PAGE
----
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Monte Verde


Monte Verde is an archaeological site in south-central Chile, which has been dated to 14,500 years BP (Before Present).. This dating adds to the evidence showing that settlement in the Americas pre-dates the Clovis culture by roughly 1000 years. This contradicts the previously accepted "Clovis First" Model which holds that settlement of the Americas began after 13,500 years BP (Before Present). The Monte Verde findings were initially dismissed by most of the scientific community, but in recent years the evidence has become more widely accepted in some archaeological circles, although vocal "Clovis First" advocates remain.

Archaeological recovery

The site was discovered in late 1975 when a veterinary student visited the area of Monte Verde, where severe erosion was occurring due to logging. The student found a strange "cow bone" exposed in the eroded Chinchihuapi Creek that proved to be from a mastodon. Mario Pino, a Chilean geologist and Tom Dillehay, both teachers at the Universidad Austral de Chile at the time, started excavating Monte Verde in 1977. The site is situated on the banks of Chinchihuapi Creek, a tributary of the Maullin River located from the Pacific Ocean. One of the rare open-air prehistoric sites found so far in the Americas, Monte Verde was preserved as the waters of the creek rose a short time after the site was occupied and the peat-filled bog that resulted inhibited the bacterial decay of organic material and preserved many perishable artifacts and other items for millennia.

According to Dillehay and his team, the Monte Verde site was occupied around 14,800 13,800 BP by about twenty to thirty people. A twenty-foot-long tent-like structure of wood and animal hides was erected on the banks of the creek and was framed with logs and planks staked in the ground, making walls of poles covered with animal hides. Using ropes made of local reeds, the hides were tied to the poles creating separate living quarters within the main structure. Outside the tent-like structure, two large hearths had been built for community usage, most probably for tool making and craftwork.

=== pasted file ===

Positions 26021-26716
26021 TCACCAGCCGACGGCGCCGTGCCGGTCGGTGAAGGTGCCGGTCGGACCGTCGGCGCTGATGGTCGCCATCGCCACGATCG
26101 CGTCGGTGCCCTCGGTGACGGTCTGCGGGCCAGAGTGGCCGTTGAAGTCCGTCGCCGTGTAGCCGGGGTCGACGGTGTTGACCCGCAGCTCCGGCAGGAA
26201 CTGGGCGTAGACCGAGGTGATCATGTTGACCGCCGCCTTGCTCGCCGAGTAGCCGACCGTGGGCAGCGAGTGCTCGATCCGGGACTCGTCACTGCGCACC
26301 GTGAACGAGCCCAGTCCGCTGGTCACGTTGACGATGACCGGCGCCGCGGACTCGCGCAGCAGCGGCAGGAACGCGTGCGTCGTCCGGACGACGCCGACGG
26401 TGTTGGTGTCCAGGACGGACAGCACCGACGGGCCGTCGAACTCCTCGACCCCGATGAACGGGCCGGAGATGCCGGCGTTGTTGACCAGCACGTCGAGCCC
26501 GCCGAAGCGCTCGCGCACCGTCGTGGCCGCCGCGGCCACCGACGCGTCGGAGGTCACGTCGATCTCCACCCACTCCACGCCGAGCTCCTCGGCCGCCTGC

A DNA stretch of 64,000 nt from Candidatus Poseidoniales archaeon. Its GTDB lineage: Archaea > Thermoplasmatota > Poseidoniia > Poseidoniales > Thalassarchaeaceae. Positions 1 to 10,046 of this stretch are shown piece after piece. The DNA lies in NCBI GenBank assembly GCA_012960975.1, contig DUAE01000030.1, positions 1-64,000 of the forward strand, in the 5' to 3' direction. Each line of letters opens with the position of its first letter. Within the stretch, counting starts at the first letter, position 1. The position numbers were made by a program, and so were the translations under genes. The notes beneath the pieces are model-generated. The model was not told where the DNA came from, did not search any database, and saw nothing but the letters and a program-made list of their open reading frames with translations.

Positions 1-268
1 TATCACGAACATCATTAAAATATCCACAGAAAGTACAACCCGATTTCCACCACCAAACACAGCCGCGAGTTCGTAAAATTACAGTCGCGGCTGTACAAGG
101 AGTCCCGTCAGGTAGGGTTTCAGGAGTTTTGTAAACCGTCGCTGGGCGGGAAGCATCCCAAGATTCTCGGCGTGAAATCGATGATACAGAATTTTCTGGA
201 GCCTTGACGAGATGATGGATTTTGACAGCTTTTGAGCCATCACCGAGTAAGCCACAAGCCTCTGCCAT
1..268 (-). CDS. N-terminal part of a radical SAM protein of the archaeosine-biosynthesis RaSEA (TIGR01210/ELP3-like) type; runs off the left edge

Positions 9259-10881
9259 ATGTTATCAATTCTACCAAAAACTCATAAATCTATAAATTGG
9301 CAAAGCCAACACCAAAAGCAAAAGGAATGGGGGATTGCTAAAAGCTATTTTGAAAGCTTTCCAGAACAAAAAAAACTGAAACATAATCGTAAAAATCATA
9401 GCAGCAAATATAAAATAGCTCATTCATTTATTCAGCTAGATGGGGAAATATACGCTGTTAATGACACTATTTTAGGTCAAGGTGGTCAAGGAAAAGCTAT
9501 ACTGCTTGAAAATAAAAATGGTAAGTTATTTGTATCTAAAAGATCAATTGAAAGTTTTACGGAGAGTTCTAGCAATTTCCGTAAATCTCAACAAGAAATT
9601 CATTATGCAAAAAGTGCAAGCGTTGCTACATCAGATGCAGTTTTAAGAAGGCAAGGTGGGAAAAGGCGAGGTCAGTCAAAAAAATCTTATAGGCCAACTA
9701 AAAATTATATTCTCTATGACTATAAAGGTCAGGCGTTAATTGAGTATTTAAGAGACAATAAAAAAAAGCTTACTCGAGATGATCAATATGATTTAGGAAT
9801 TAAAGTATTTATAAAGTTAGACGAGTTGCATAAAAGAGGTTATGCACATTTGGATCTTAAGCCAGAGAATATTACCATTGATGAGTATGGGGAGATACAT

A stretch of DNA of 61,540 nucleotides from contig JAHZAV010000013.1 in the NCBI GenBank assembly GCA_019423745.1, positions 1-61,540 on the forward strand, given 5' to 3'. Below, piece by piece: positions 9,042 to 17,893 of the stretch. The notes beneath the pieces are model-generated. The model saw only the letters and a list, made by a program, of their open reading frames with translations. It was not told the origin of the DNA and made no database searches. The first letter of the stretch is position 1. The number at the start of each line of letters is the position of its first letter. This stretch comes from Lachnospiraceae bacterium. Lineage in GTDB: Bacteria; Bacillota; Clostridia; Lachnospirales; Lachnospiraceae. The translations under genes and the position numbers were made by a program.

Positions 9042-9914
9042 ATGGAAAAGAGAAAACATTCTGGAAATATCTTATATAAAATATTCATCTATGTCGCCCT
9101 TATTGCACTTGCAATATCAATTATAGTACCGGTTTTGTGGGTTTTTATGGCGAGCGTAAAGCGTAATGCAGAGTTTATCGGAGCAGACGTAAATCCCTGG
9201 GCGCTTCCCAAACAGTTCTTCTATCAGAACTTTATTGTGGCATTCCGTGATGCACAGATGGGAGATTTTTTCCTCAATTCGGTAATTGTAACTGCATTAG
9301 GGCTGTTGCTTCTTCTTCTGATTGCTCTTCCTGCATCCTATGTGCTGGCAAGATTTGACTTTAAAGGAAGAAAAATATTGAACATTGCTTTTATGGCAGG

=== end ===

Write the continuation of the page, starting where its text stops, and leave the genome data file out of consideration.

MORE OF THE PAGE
Each of the living quarters had a brazier pit lined with clay. Around those hearths, many stone tools and remnants of spilled seeds, nuts, and berries were found. A 13,000-yr-old specimen of the wild potato,Solanum maglia, was also found at the site; these remains, the oldest on record for any species of potato, wild or cultivated, suggest that southern Chile was of the two main centres for the evolution of Solanum tuberosum tuberosum, the common potato . Remains of forty-five different edible plant species were found within the site, over a fifth of them originating from up to away. This suggested that the people of Monte Verde either had trade routes or traveled regularly in this extended network.

Other important finds from this site include human coprolites, a footprint, assumed to have been made by a child, stone tools, and cordage. The date for this site was obtained by Dr. Dillehay with the use of radiocarbon dating of charcoal and bone found within the site.

In the May 9, 2008 issue of Science, a team reported that they identified nine species of seaweed and marine algae recovered from hearths and other areas in the ancient settlement. The seaweed samples were directly dated between 14,220 to 13,980 years ago, confirming that the upper layer of the site, labeled Monte Verde II, was occupied more than 1,000 years earlier than any other reliably dated human settlements in the Americas.

Comparison to other early Americas sites

A deeper layer at Monte Verde has been reported radiocarbon dated to 33,000 years before present, but like other sites with reported extremely early dates such as the Topper site in South Carolina, this deeper layer find remains controversial.

Other very early human settlement in Southern Chile sites of comparable age to Monte Verde are the Cueva del Milodon, Pali Aike Crater lava tubeC. Michael Hogan {2008) Pali Aike, Megalithic Portal, ed. Andy Burnham [*] and Chan-Chan which is relatively close (about 200 km).

See also

Pre-Columbian trans-oceanic contact

Archaeology of the Americas

Models of migration to the New World

Lagoa Santa

External links

http://www.uky.edu/Projects/MonteVerde/

Monte Verde at UNESCO World Heritage

http://www.unl.edu/rhames/monte_verde/monte_verde1.htm

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This article is licensed under the GNU Free Documentation License. It uses material from the Wikipedia article Monte Verde


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